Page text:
1. This is a revision by the East Indian Railway Company from a decree for damages passed by the Court of Small Causes at Bareilly. The learned Judge has overruled the objection of the Railway Company that they were protected by the risk note, Form 'B' on the ground that person who delivered the goods to the Company and signed the risk note was neither a consignor nor his authorized agent. There was a further defence by the Railway Company that the goods were lost in a running train robbery. The learned Judge has decided that issue in the negative.
2. It is impossible to uphold the view of the Court below that the risk note is not binding on the consignor merely because it was not signed by him or his authorized agent. Section 72, Sub-section (2) of the Indian Railways Act provides that such agreement should be in writing signed by or on behalf of the person sending or delivering to the Railway Administration. It is therefore, clear on the language of the section that the signature of the person who delivers the goods would be quite sufficient. This was the view held by a Bench of this Court of which one of us was a member in the case of Firm Gopal Rai-Phul Chand v. Great Indian Peninsula Railway A.I.R. 1924 All. 621 and subsequently followed by this very Bench in S.A. No. 1145 of 1924, decided on the 5th of November, 1924.
3. We, however, feel that it is impossible to interfere in revision in face of the finding that the defendant has failed to lead any evidence which would show that the consignment in question was contained in the wagon of which the seal was found broken. The learned Judge has commented on the paucity of the evidence and has finally remarked that if the defendant wanted to prove it, it should have taken necessary steps to have the original report filed and to prove that the consignment belonging to the plaintiff was in the wagon which was broken open by thieves.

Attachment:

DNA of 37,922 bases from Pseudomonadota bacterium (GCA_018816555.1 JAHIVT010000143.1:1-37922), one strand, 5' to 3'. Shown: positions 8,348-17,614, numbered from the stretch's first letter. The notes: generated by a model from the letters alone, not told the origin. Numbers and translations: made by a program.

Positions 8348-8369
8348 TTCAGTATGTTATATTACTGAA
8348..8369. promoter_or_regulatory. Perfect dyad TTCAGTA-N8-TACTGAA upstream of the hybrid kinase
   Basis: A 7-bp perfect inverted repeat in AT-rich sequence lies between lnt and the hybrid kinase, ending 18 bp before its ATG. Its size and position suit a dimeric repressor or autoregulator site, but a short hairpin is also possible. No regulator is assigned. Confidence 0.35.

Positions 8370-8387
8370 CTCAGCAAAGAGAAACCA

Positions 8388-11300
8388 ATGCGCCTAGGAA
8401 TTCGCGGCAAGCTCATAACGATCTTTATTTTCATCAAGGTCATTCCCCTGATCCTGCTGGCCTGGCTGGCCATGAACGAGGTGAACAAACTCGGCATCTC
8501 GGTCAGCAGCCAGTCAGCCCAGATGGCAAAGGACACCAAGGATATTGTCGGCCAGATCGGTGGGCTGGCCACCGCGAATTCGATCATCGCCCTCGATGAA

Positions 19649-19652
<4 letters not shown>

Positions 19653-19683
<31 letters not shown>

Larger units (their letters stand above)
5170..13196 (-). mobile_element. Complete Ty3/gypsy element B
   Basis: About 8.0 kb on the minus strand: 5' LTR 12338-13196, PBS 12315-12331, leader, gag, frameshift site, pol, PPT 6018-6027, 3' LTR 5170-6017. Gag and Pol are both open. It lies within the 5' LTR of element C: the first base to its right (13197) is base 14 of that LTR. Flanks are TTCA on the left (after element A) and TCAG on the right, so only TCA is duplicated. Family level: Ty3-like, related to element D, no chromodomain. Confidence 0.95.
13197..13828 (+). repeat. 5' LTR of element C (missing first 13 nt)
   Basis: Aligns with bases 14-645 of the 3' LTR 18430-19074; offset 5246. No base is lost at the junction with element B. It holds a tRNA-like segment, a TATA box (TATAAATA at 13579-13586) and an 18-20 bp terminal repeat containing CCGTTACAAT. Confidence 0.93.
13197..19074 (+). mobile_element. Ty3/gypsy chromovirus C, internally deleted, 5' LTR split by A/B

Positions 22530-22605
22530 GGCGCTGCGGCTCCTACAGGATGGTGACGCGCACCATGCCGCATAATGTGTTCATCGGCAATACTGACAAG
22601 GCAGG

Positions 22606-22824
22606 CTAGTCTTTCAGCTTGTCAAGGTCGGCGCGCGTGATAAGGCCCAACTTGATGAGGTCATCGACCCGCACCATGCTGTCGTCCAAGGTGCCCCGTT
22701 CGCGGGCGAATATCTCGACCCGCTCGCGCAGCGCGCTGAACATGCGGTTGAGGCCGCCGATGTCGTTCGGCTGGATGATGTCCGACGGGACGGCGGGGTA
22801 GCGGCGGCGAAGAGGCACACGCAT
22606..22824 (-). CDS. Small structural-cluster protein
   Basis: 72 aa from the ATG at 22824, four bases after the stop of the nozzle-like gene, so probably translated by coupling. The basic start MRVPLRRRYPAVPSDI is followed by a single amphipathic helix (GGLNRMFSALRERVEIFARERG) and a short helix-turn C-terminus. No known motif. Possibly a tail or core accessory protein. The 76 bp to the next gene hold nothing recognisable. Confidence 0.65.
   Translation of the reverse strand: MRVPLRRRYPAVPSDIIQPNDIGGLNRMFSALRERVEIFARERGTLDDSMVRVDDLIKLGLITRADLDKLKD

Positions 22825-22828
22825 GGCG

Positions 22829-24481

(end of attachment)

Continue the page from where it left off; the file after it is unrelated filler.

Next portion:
4. The plaint was framed as one for recovery of damages for short delivery. There was no admission in the plaint that loss to the Company had occurred. The loss referred to there clearly meant the loss to the plaintiff. It has been held in several oases, e.g., Secretary of State for India v. Firm Jiwan and Abdullah A.I.R. 1923 All. 426, and East Indian Railway Company v. Firm Kishan Lal Tirkha Mal A.I.R. 1924 All. 7, that the Company cannot claim exemption under the risk note unless it establishes that the goods have actually been lost to the Company. The revision is accordingly dismissed with costs.